Philosophical Topics 40 (2):155-177 (2012)

Miguel Angel Sebastian
National Autonomous University of Mexico
In having an experience one is aware of having it. Having an experience requires some form of access to one's own state, which distinguishes phenomenally conscious mental states from other kinds of mental states. Until very recently, Higher-Order (HO) theories were the only game in town aiming at offering a full-fledged account of this form of awareness within the analytical tradition. Independently of any objections that HO theories face, First/Same-Order (F/SO) theorists need to offer an account of such access to become a plausible alternative. My aim in this paper is twofold. In the first place, I wish to widen the logical space of the discussion among theories of consciousness by offering a distinction, orthogonal to that between F/SO and HO theories, between what I will call 'Self-Involving' (SI) and 'Mental-State-Involving' (MSI) theories and argue in favor of the former one. In the second place, I will present the basics of a characterization of such a Self-Involving theory in Same-Order terms.
Keywords Consciousness  Prereflective self consciousness  Self-Involving Representationalism  De Se Content  Higher-Order Theories  Proto-self
Categories (categorize this paper)
ISBN(s) 0276-2080
DOI 10.5840/philtopics201240218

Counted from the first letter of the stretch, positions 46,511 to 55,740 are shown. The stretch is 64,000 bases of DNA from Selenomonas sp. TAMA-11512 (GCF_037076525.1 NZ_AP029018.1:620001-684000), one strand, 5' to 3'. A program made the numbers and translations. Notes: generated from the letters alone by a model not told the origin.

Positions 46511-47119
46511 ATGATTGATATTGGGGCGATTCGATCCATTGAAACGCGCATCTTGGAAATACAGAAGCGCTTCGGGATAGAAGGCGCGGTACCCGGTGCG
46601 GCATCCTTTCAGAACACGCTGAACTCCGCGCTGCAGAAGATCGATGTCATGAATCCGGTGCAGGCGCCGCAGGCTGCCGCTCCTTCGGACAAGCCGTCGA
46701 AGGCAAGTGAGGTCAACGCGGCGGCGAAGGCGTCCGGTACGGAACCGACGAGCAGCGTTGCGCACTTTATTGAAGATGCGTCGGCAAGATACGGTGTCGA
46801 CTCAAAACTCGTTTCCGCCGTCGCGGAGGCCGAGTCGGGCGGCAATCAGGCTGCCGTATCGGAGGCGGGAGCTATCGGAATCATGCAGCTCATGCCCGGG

Edit this record
Mark as duplicate
Export citation
Find it on Scholar
Request removal from index
Revision history

Download options

PhilArchive copy

 PhilArchive page | Other versions
External links

Setup an account with your affiliations in order to access resources via your University's proxy server
Configure custom proxy (use this if your affiliation does not provide a proxy)
Through your library

References found in this work BETA

The Myth of Phenomenological Overflow.Richard Brown - 2012 - Consciousness and Cognition 21 (2):599-604.

Add more references

Citations of this work BETA

The HOROR Theory of Phenomenal Consciousness.Richard Brown - 2015 - Philosophical Studies 172 (7):1783-1794.
Are There Degreess of Self-Consciousness?R. Milliere - 2019 - Journal of Consciousness Studies 26 (3-4):252-282.

View all 19 citations / Add more citations

Similar books and articles

Are Any of Our Beliefs About Ourselves Non-Inferential or Infallible?John-Michael Kuczynski - 2001 - Journal of Theoretical and Philosophical Psychology 21 (1):20-45.
Team Preferences.Robert Sugden - 2000 - Economics and Philosophy 16 (2):175-204.
Recognition Memory and Awareness: An Experiential Approach.John M. Gardiner - 1993 - European Journal of Cognitive Psychology 5:337-46.
Morally, We Should Prefer to Exist: A Response to Smilansky.Sean Johnson - 2015 - Australasian Journal of Philosophy 93 (4):817-821.
A Direct Realist Account of Perceptual Awareness.Michael Huemer - 1998 - Dissertation, Rutgers University
Why We Should Prefer Knowledge.Steven L. Reynolds - 2008 - Midwest Studies in Philosophy 32 (1):79-93.
Embodied Simulation: From Neurons to Phenomenal Experience. [REVIEW]Vittorio Gallese - 2005 - Phenomenology and the Cognitive Sciences 4 (1):23-48.


Added to PP index

Total views
1,186 ( #4,728 of 2,498,790 )

Recent downloads (6 months)
51 ( #16,344 of 2,498,790 )

How can I increase my downloads?


My notes